Architects: Breathe Architecture
- Year: 2016
Manufacturers: GRAPHISOFT, KEIM, Adobe, Anchor Ceramics, Armadillo and Co, Bamstone, Binq Windows, Briggs Veneers, Country Road, Cult, Dulux, Grazia and Co, Keenan Harris, Mark Tuckey, Sussex Taps
- Building Surveyor: Grimbos Building Surveyors
- Geotechnical: Southern Geotechnics
- Design Architect: Jeremy McLeod
- Project Lead: Madeline Sewall
- Project Team: Fairley Batch
- City: Glen Iris
- Country: Australia
Text description provided by the architects. Drawing inspiration from the Halo Effect, this project takes the form of a faceted, textural “iceberg” from the outside, and a protected yet lofty refuge internally. Halo House acts as a provider and protector for its inhabitants, granting a young family with a sanctum in which to grow and thrive.
The Halo Effect is a natural phenomenon whereby melting icebergs act as physical refuge for aquatic organisms while simultaneously releasing nutrients into their surroundings and generating a ‘halo’ of energetic life. In an analogous way, Halo House acts as a provider for its inhabitants, granting a young family with a sanctum in which to grow and thrive.
Halo House realises a highly conceptual design as a practical and robust family home. With a unique street presence of faceted white textures, articulated recesses and a discrete slip-in entry, the building reads like a geological feature in a landscape, continually evolving with the passing of time, weather and seasons. Upon entry, the home reveals a lofty, open and inclusive arrangement.
A central stair void features 2.5 storey woven wire balustrade screens with a ‘halo’ of clerestory windows above. With a clean and robust materials palette, it feels lofty and airy whilst maintaining an efficient and hardworking floorplan to meet the growing needs of an active family.
Staying true to the overarching design concept, a clean, simple and robust materials palette, taking cues from Nordic design, features light timbers, natural concrete, painted recycled brick and raw brass. The design draws inspiration from the Halo Effect with faceted white textures, articulated recesses and a discrete slip-in entry, allowing the building to read like a geological feature in a landscape, continually evolving with the passing of time, weather and seasons. With a sculptural street presence, Halo House playfully reinterprets the Glen Iris Brick veneer house.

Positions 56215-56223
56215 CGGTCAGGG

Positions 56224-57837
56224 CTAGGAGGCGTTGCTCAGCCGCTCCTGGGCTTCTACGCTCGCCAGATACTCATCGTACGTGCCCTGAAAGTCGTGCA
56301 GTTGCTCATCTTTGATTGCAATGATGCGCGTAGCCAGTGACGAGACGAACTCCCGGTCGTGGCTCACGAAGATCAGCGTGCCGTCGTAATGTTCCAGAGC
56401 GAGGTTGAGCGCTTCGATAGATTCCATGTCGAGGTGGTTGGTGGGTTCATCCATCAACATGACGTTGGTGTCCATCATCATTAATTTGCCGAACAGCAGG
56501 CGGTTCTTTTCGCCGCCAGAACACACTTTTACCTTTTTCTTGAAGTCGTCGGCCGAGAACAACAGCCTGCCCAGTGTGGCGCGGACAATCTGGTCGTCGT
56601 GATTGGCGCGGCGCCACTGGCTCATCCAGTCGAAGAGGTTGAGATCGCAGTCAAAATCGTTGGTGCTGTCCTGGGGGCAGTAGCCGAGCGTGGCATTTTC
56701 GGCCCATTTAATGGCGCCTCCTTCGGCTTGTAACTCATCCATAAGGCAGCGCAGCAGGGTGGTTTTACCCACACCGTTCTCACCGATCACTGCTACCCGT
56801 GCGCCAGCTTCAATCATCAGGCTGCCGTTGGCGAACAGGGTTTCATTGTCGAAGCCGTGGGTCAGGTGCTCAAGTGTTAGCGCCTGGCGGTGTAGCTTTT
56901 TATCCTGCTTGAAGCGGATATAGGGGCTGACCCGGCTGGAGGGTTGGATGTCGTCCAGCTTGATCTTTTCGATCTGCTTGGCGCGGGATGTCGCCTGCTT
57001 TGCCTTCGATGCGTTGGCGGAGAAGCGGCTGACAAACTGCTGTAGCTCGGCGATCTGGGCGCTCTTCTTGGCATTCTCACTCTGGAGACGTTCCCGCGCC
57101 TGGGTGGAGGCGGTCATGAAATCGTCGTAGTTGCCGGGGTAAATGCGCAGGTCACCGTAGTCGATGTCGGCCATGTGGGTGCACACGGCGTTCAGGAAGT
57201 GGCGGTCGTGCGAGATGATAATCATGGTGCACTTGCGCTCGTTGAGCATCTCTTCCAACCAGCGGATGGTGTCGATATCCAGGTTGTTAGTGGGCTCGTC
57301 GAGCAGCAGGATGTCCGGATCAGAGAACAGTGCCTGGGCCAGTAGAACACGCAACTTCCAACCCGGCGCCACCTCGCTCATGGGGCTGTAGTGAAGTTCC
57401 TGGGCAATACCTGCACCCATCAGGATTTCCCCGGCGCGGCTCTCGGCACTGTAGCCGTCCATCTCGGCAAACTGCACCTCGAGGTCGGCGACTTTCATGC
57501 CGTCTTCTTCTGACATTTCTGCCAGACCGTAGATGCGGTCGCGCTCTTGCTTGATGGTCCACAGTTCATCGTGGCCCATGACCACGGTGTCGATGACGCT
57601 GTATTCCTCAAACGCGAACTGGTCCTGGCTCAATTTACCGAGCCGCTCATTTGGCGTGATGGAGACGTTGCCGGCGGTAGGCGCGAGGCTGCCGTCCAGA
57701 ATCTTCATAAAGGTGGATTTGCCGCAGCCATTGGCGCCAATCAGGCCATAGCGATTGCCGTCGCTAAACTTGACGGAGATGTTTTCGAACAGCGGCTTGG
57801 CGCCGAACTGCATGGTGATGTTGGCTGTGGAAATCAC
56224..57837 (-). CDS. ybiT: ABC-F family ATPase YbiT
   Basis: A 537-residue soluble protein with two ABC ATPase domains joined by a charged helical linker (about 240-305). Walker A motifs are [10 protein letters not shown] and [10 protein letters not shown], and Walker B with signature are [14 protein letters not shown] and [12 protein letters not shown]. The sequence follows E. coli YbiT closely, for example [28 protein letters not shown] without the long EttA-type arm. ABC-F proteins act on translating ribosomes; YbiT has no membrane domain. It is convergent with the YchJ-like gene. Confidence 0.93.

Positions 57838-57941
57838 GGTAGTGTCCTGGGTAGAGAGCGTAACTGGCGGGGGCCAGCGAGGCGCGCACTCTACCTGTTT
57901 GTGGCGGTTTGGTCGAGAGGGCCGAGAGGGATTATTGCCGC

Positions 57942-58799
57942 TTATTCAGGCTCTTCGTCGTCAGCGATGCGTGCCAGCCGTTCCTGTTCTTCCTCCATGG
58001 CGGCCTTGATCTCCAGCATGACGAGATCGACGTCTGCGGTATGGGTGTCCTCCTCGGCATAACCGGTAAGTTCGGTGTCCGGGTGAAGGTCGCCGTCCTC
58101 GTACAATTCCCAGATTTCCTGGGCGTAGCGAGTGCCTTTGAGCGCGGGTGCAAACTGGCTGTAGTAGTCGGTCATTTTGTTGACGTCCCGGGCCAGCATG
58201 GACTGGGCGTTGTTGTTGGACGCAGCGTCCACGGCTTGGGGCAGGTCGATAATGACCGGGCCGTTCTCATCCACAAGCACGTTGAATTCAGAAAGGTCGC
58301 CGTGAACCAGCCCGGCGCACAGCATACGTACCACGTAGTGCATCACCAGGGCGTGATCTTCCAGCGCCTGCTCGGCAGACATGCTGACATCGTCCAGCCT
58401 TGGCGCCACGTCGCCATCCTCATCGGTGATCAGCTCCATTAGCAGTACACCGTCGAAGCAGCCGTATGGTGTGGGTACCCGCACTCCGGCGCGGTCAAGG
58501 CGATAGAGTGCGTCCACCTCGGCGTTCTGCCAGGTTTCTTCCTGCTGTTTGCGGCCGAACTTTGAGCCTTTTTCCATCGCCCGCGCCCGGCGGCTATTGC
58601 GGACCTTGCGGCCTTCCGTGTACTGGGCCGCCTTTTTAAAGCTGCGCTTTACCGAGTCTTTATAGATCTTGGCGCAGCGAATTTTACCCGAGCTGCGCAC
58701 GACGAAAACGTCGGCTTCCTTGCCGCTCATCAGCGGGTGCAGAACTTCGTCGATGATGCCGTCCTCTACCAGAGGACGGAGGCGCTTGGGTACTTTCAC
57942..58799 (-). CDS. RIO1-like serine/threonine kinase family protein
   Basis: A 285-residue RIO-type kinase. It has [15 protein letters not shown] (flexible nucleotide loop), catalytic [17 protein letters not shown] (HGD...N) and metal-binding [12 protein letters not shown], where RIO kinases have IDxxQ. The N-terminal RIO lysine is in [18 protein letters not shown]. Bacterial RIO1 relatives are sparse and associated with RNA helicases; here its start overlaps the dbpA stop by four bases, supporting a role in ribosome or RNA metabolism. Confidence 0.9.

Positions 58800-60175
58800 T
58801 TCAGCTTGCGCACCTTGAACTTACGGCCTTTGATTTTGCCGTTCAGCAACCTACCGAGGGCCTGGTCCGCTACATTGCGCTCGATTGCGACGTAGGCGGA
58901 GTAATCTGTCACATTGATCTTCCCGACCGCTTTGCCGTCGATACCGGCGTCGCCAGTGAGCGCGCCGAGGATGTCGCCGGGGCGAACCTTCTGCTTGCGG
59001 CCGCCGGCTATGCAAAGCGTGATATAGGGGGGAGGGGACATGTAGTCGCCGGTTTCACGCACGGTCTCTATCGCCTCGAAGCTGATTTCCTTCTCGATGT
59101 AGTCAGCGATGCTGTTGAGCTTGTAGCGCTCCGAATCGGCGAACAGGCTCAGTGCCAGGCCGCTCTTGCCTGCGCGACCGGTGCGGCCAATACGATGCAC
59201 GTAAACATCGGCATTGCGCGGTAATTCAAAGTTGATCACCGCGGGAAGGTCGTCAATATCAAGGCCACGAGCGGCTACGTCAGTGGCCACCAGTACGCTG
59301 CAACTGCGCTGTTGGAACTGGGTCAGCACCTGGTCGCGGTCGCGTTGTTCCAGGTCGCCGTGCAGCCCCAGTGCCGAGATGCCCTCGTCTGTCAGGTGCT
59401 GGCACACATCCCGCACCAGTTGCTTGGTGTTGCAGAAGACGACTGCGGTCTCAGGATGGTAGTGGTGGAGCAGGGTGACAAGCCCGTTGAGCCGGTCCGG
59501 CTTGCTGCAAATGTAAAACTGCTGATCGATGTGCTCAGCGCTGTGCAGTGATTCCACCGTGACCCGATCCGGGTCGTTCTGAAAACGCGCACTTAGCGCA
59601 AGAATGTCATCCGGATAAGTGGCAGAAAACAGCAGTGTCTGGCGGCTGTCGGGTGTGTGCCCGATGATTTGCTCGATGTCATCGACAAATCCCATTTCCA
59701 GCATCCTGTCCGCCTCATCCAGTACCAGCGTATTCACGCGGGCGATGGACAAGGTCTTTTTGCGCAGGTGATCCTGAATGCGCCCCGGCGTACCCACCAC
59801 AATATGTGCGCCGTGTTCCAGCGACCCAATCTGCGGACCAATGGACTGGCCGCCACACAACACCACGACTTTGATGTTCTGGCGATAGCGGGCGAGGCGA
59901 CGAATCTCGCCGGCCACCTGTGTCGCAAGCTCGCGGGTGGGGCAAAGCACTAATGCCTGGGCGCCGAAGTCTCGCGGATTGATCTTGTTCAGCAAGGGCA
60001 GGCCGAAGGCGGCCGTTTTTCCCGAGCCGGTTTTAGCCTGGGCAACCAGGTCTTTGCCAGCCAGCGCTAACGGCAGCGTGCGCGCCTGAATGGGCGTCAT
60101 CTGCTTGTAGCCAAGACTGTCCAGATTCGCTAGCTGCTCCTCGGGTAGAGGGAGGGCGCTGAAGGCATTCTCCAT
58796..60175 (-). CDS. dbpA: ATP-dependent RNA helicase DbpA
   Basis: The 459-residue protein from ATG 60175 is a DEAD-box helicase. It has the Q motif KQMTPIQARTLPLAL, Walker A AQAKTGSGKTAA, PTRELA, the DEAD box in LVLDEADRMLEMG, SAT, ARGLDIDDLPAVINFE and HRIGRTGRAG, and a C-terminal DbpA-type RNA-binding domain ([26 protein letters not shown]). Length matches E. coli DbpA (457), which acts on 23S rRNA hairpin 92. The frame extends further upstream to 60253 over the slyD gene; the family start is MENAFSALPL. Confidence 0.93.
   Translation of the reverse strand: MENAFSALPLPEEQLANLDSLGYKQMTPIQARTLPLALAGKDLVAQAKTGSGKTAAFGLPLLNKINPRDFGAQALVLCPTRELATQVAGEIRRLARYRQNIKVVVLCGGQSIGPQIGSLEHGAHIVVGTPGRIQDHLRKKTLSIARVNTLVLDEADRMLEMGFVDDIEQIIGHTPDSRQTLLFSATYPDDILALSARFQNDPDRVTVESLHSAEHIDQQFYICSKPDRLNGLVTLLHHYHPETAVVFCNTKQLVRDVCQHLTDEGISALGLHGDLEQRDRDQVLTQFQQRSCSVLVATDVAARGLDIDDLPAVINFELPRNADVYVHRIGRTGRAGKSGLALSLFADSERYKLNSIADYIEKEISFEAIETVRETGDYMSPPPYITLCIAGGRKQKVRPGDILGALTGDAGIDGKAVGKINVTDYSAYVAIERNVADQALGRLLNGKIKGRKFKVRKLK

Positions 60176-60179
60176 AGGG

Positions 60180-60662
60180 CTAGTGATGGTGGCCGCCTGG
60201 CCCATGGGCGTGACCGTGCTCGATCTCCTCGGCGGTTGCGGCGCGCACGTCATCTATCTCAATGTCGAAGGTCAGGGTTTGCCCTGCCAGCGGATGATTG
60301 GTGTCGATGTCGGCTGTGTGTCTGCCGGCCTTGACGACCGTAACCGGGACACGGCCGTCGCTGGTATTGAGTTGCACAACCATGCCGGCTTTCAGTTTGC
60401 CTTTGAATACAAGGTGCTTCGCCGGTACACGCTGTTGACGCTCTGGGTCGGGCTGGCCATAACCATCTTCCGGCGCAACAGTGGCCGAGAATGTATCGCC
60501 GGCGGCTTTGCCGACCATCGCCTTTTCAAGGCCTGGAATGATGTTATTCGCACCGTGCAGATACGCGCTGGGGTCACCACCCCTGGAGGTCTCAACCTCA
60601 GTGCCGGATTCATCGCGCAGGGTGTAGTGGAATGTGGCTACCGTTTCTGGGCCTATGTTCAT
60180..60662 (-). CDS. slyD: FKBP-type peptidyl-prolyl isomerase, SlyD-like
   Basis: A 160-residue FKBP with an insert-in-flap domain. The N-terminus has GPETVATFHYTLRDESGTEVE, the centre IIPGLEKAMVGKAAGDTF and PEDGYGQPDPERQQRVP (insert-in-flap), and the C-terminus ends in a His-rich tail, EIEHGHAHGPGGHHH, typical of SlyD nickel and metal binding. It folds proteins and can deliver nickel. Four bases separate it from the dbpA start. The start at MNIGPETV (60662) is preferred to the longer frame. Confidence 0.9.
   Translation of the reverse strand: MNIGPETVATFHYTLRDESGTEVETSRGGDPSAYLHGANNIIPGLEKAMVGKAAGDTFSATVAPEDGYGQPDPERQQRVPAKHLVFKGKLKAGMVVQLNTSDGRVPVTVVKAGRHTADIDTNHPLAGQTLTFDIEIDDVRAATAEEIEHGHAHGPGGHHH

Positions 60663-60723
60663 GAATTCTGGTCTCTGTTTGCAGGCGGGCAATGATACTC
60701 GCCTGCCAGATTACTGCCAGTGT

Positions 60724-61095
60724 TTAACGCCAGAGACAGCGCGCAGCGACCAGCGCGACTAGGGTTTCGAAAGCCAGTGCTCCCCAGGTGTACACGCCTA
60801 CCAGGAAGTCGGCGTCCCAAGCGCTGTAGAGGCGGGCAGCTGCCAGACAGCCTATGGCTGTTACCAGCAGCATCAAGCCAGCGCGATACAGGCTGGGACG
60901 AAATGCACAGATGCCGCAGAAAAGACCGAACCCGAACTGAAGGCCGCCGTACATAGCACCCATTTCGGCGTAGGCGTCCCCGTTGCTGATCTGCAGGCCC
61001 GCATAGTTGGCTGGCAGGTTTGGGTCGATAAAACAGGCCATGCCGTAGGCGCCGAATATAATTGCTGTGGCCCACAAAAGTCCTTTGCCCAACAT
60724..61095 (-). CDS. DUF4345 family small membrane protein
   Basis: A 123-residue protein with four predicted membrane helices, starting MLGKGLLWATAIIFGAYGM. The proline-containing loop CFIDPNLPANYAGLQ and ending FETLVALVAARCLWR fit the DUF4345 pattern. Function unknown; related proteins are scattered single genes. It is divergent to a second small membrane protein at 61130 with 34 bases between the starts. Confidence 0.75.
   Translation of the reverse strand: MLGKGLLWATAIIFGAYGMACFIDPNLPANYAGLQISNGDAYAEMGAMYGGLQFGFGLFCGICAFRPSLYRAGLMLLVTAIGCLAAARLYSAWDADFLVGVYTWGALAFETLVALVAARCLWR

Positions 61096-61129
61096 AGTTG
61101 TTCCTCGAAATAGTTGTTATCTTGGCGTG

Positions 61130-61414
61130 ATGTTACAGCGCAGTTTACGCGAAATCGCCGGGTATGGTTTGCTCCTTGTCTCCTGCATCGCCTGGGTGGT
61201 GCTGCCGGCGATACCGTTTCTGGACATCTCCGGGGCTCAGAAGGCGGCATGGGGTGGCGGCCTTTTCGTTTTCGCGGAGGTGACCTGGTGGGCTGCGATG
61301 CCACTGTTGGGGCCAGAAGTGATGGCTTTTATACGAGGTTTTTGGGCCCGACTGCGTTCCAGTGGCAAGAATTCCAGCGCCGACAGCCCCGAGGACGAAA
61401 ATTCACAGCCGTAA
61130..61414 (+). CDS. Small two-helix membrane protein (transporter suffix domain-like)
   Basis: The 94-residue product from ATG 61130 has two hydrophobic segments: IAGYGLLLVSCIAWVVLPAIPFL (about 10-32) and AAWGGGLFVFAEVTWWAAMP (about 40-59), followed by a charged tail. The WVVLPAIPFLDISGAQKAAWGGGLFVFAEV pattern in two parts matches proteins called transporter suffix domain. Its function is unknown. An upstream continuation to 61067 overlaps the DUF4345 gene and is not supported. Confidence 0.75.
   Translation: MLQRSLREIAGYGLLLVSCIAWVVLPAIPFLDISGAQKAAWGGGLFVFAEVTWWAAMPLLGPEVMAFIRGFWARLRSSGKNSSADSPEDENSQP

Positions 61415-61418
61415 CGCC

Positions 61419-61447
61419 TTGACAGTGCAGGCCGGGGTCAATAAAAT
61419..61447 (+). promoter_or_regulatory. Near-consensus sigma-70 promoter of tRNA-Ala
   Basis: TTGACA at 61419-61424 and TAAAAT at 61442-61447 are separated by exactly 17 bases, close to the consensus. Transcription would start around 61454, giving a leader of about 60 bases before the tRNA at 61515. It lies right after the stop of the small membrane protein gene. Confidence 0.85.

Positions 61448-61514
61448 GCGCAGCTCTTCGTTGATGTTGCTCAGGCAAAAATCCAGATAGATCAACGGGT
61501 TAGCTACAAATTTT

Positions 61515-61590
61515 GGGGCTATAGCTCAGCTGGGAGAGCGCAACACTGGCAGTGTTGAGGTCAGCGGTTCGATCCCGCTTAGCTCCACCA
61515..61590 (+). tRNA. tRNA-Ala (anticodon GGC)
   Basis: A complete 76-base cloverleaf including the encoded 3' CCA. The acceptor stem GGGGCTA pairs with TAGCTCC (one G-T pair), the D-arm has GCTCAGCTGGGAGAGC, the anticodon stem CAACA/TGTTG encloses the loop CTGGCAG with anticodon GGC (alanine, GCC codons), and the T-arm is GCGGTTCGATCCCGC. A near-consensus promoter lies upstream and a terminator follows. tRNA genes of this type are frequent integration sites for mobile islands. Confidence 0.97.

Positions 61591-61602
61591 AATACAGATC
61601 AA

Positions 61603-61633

Highly conceptual in its approach, Halo House delivers a robust and efficient family home whilst upholding an overarching priority toward sustainability. Without compromising practicality, the design places importance on thermal performance and ethically sourced materials.
All materials are locally sourced and environmentally sustainable where possible. Victorian Ash with a low-VOC whitewash is used for joinery and floorboards. Originally manufactured in the same neighbourhood, bricks used throughout are recycled and painted with a long-life, natural silicate mineral paint.
Halo House is carefully designed for passive thermal performance and operates entirely from a zero emissions, zero fossil fuel services system. It incorporates a 5KW PV solar array and a hydronic heat pump system that supplies both hot water as well as internal and pool heating
Designed for passive thermal performance, the central stair void and clerestory windows act as a thermal chimney for night-purge ventilation, pulling cool air through the core of the building. Internally, a series of sliding doors allow for spaces to be isolated for thermal comfort, whilst operable external timber batten screens allow for regulation and direction of sunlight and ventilation as required. These strategies enable adaptation to environmental conditions and ensure occupant comfort.